Property Will Become a Bigger Pensions Play

Pension money is not necessarily smart. Far from it. But the flows of money controlled by retirement funds are so huge that it behoves everyone else to take notice. And that implies that, for the foreseeable future, all investors should be paying attention to asset classes like real estate and infrastructure.

This article published with permission from FT.com.

Pension money is not necessarily smart. Far from it. But the flows of money controlled by retirement funds are so huge that it behoves everyone else to take notice. And that implies that, for the foreseeable future, all investors should be paying attention to asset classes like real estate and infrastructure.

That is the implication of the latest research on global asset allocation produced by

Amin Rajan

of

CREATE-Research

for

Principal Global Investors

. After interviewing pension fund managers and high net-worth investors across the globe, he reveals that the structural factors driving institutions into assets like real estate are overwhelming, and likely to persist.

This is not merely a restatement of the familiar problem that both stocks and bonds look expensive. Demographic factors leave pension funds facing an imperative to buy different, higher-yielding assets.

Let us start with defined benefits pensions. They are in decline as companies tell employees to bear the market risks. And the demographic cycle is turning against them. Some 20% of their members are already retired but the largest cohort of postwar Baby Boomers will retire between now and 2020.

Faced with these difficulties, their greatest priority is just to meet their liabilities. They are prepared to forgo some "upside". Hence,

Mr Rajan

found, these funds have, since the crisis, been looking for assets with bond-like features that have a low correlation with traditional asset classes.

That means three asset classes have seen particularly sharp increases in interest since 2012: real estate, infrastructure and alternative credit.

Real estate, in particular, has the potential to be taken much further. In 1974, property accounted for 20% of all the assets held by

UK

pension plans (at that point overwhelmingly run on a defined benefits model). By 1999, this had dropped to 3%. It has now recovered to 8% with managers projecting that this proportion could rise to 11% by 2017.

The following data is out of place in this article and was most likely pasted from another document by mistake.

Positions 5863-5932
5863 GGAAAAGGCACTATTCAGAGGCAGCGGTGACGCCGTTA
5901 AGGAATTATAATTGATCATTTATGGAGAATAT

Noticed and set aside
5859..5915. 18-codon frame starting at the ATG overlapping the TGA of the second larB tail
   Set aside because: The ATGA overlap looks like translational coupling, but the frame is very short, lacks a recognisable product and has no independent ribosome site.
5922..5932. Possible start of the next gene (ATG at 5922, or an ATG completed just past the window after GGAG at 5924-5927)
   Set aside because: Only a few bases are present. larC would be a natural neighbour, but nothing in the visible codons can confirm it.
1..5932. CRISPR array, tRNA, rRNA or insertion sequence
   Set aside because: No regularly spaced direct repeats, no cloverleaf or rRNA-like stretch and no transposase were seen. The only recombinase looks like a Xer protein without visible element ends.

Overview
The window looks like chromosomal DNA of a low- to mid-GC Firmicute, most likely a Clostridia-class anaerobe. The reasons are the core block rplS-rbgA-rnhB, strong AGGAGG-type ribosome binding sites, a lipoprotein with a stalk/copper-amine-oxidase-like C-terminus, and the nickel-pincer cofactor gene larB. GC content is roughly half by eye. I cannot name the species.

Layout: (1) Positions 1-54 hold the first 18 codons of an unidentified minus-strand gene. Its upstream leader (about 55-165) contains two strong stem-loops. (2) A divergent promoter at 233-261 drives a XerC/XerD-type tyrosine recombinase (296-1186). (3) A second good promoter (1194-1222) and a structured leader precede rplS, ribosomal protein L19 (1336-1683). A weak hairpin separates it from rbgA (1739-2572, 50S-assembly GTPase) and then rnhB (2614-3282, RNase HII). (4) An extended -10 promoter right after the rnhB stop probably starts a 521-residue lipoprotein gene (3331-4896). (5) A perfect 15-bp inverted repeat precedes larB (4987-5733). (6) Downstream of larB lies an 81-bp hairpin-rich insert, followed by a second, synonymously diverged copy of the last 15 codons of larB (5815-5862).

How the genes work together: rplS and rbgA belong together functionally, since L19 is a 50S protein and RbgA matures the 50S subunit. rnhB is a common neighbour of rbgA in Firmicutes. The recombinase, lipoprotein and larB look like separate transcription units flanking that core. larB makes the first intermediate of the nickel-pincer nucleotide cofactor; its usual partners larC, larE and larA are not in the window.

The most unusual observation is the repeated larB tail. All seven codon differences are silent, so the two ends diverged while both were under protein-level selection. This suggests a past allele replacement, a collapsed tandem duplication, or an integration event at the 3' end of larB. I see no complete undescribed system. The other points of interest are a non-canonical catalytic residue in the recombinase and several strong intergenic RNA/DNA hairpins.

Meanwhile, high net worth investors, who did very badly in 2008, are changing their approach. They are looking for absolute returns and for regular cash flow - and real estate has emerged as their most favoured asset class, having risen sharply in popularity since 2012. Now that their priority has shifted to preserving their capital, so their asset allocation has changed, and they are looking increasingly at property.

This rings some bells. In the 1990s, the demographics of the time helped drive a similarly clear-cut asset allocation. At that point, as baby boomers were approaching retirement and putting money away desperately in an attempt to bolster their pensions, structural factors overwhelmingly favoured equities. Even as the great bull market of the 1990s tired, several sharp corrections were treated as "buying opportunities" by boomers desperate to make a return.

Any analogy with equities in the 1990s should raise some concerns. We now know that that ended with an epic crowded trade in dotcom and other technology stocks. The merest glance at

London's

skyline, and in particular at the number of cranes appearing across the city as construction continues unabated, shows that there is good reason to fear a crowded trade in property. And if it was hard to exit tech stocks in a hurry, pulling money out of property or infrastructure developments would be far harder.

The desire to seek out assets because they are uncorrelated should also ring some alarm bells. When assets are not correlated to stocks and bonds, it is usually because they have historically been held by different investors, for different reasons.

The experience in the middle of the last decade, when investors ploughed into asset classes such as commodities and emerging market equities on the assumption that they were not correlated with developed market equities - only to find that they crashed even harder once the crisis broke in 2008 - is instructive.

There are risks when structural factors force money into new asset classes, which many investors may not understand. But the pressure to invest in property or infrastructure is unlikely to abate for many years.

john.authers@ft.com